The substantial benefits conferred by HAART require strict patient adherence. Many of the initial HAART regimens consisted of a number of large pills that needed to be taken several times daily, sometimes with meal restrictions. The development of once-daily antiretroviral agents has eased some of the burden associated with the intense, difficult schedules of early HAART regimens. The majority of regimens currently used in treatment-naive HIV-positive patients contain a mixture of agents that are taken on a once- and twice-daily basis. Although this is an improvement over past regimens, the asynchronous administration of pills throughout the day still presents a scheduling challenge for most patients. The newest advance in simplifying antiretroviral therapy is the use of regimens in which all pills are taken at the same time once a day. Choosing drugs for a fully once-daily regimen requires awareness of a number of factors, including pharmacokinetics, potency, durability of response, resistance, and safety. At this time, there are a limited number of combinations that can be used as a fully once-daily regimen and few clinical trials evaluating such combinations. Results from initial clinical trials using simplified, once-daily regimens in treatment-naive patients have been promising. Additional studies should add to this experience and provide guidance on the role and timing of such regimens in the management of patients with HIV disease.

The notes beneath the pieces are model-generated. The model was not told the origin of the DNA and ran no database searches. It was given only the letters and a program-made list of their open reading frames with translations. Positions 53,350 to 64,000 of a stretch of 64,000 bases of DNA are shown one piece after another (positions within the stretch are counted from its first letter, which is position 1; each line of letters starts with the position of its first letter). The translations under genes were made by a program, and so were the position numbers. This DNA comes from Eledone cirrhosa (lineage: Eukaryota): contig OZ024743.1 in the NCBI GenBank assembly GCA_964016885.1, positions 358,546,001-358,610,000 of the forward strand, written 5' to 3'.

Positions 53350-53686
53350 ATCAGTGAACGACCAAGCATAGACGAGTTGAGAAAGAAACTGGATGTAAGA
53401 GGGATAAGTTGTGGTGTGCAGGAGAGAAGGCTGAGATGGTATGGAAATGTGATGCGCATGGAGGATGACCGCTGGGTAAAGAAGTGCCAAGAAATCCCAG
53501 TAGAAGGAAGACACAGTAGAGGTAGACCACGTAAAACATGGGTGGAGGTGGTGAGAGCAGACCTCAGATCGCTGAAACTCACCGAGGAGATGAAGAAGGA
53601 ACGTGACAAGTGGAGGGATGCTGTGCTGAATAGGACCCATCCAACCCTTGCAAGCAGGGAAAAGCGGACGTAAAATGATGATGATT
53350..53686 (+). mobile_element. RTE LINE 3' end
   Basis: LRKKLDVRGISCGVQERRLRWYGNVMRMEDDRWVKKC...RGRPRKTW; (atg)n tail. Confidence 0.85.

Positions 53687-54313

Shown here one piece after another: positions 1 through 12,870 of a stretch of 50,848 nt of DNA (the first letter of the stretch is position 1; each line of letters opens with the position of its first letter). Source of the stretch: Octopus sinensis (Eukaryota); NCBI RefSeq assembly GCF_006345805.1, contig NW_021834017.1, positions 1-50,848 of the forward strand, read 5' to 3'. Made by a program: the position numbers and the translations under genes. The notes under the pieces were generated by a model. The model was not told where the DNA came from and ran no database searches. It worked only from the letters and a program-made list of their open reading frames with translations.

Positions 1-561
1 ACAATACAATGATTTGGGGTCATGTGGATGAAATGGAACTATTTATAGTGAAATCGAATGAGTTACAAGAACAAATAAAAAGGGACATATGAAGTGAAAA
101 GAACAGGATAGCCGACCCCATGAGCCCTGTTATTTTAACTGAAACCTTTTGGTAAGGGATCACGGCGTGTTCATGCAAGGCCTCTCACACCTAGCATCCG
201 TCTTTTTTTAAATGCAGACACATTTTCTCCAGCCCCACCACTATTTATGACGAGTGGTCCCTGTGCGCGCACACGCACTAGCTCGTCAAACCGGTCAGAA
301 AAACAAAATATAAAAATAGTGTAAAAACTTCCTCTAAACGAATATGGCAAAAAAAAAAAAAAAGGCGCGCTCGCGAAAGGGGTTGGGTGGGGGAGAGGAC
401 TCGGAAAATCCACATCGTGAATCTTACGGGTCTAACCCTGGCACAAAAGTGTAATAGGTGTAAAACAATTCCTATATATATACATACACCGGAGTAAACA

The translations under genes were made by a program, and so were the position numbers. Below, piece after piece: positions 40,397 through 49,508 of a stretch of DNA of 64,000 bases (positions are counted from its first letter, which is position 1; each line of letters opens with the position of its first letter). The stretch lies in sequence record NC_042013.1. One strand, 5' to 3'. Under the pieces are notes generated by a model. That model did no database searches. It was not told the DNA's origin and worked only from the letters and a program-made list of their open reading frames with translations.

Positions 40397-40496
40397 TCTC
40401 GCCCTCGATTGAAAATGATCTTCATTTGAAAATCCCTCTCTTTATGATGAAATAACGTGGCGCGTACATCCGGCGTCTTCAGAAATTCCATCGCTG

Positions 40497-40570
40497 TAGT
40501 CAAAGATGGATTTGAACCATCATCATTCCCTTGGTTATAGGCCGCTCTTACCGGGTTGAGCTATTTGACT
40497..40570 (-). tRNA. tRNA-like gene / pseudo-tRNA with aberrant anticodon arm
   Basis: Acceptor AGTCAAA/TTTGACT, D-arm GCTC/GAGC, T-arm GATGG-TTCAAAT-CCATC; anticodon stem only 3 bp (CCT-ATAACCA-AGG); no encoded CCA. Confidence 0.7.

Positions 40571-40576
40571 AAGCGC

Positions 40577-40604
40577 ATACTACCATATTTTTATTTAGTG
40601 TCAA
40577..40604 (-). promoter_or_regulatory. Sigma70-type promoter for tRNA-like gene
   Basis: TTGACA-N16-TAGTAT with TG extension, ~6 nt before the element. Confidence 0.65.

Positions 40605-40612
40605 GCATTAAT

|Original language||English (US)|
|State||Published - Jul 1 2004|
- Antiretroviral therapy
- Dosing, once-daily
ASJC Scopus subject areas
- Infectious Diseases